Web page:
Charity comes in many forms. A rich man can donate large sums of wealth, a poor man can give what little he has, and both acts will be described as charity. Eileen Elias Freeman wrote, “It isn’t the size of the gift that matters, but the size of the heart that gives it.”

True charity is indistinguishable from love.

“I think the most important thing we can do is show love to one another,” says Melissa Combs, a four-year resident of the Great Falls Housing Authority.

Colloquially known as “Parkdale” by long-term residents, the Housing Authority is designed to provide safe and affordable housing to lower income renters. For these members of the Great Falls community, holiday celebrations can be minimal.

“I wanted to do something to make more of an impact while I’m here,” says Combs.

In 2018, she baked up a plan to show her neighbors love with a charity she calls Christmas Bread for Parkdale.

“I wanted to make bread for my neighborhood, and people jumped in to help,” she explains. “We had a number of volunteers who baked bread, made cards, and a friend helped me deliver.”

On Christmas Eve, Combs went door to door with 65 loaves of bread. This year, with additional support, she hopes to deliver even more.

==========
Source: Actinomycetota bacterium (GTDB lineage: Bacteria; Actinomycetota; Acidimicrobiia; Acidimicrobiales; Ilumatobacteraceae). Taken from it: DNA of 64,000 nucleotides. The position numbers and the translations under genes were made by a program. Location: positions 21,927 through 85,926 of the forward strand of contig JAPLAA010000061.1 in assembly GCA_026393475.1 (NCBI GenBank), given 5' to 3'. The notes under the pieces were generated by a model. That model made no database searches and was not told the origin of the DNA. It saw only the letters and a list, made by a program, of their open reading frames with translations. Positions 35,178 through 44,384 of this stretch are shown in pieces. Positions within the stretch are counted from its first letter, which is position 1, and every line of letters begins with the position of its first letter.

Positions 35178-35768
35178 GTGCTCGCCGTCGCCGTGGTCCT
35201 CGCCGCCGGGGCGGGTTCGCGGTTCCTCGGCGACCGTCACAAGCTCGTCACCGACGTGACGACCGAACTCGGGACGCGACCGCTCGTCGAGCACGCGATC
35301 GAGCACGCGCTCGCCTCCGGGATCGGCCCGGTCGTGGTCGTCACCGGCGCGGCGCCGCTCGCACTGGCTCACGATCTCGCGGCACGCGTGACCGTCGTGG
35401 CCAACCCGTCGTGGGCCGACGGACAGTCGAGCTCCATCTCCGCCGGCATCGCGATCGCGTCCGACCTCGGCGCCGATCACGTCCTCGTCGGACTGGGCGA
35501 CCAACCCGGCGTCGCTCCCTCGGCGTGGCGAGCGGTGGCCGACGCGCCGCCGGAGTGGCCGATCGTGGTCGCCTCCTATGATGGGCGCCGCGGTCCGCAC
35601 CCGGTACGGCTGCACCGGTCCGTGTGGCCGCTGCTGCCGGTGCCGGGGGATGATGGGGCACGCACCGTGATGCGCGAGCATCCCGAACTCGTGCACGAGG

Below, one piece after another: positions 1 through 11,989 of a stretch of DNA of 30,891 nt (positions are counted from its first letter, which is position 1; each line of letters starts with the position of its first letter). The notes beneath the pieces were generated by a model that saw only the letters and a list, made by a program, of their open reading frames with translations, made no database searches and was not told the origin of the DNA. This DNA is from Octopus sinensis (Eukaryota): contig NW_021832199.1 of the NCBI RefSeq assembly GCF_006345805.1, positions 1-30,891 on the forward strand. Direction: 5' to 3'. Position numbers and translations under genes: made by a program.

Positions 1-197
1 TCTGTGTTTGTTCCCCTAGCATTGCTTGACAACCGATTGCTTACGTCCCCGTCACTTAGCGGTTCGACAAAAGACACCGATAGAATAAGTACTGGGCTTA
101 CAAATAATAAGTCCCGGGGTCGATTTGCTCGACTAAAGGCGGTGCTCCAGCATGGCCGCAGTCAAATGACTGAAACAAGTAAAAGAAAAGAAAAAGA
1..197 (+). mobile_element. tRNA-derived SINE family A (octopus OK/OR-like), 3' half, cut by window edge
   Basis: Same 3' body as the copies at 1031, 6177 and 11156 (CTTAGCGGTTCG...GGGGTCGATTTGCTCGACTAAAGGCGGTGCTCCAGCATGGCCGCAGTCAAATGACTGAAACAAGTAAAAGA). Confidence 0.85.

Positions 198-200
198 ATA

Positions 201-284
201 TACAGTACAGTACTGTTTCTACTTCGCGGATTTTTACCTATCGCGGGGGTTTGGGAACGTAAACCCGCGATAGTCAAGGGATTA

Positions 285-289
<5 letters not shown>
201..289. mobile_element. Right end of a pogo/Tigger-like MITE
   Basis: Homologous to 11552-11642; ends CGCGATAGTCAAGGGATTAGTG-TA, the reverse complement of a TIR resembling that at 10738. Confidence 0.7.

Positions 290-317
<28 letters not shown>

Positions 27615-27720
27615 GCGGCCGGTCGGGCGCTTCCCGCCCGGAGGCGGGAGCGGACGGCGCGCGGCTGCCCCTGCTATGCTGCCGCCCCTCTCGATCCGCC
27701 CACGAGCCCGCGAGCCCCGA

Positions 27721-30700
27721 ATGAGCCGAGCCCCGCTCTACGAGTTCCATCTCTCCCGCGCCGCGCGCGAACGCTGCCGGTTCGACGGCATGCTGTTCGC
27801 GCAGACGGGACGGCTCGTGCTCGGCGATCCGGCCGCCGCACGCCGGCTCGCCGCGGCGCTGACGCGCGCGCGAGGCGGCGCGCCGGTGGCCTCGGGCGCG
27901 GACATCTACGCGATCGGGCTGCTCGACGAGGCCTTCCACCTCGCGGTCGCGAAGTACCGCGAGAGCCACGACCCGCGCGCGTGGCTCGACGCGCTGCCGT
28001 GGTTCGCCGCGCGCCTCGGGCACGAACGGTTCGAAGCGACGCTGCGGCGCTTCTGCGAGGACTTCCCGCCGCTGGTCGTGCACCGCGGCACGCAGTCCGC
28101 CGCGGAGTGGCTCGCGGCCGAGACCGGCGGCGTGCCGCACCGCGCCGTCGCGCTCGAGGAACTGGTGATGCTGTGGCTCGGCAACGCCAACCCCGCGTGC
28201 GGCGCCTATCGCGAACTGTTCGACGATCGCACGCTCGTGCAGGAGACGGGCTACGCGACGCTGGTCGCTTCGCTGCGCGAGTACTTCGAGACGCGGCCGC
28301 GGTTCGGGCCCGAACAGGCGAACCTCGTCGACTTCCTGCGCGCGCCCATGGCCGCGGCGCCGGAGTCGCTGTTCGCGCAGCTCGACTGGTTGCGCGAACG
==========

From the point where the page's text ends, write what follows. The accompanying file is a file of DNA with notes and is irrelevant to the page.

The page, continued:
“What she’s doing is a huge undertaking. If we can help, we’d love to,” says Wende Curry, Preschool Director of the Ursuline Centre.

In 2019, Ursuline Centre preschoolers are among those making homemade cards in support of Combs’ charity.

Christmas Bread for Parkdale is only in its second year, and already there’s a vast network of volunteers. Combs is deeply encouraged by the support. The donations of time and resources have made Christmas a little better for people in her community.

“It’s been an amazing experience,” she says of her grassroots charity. “Something as simple as giving a loaf of bread and saying ‘I’m thinking about you on Christmas’ is spreading a lot of love.”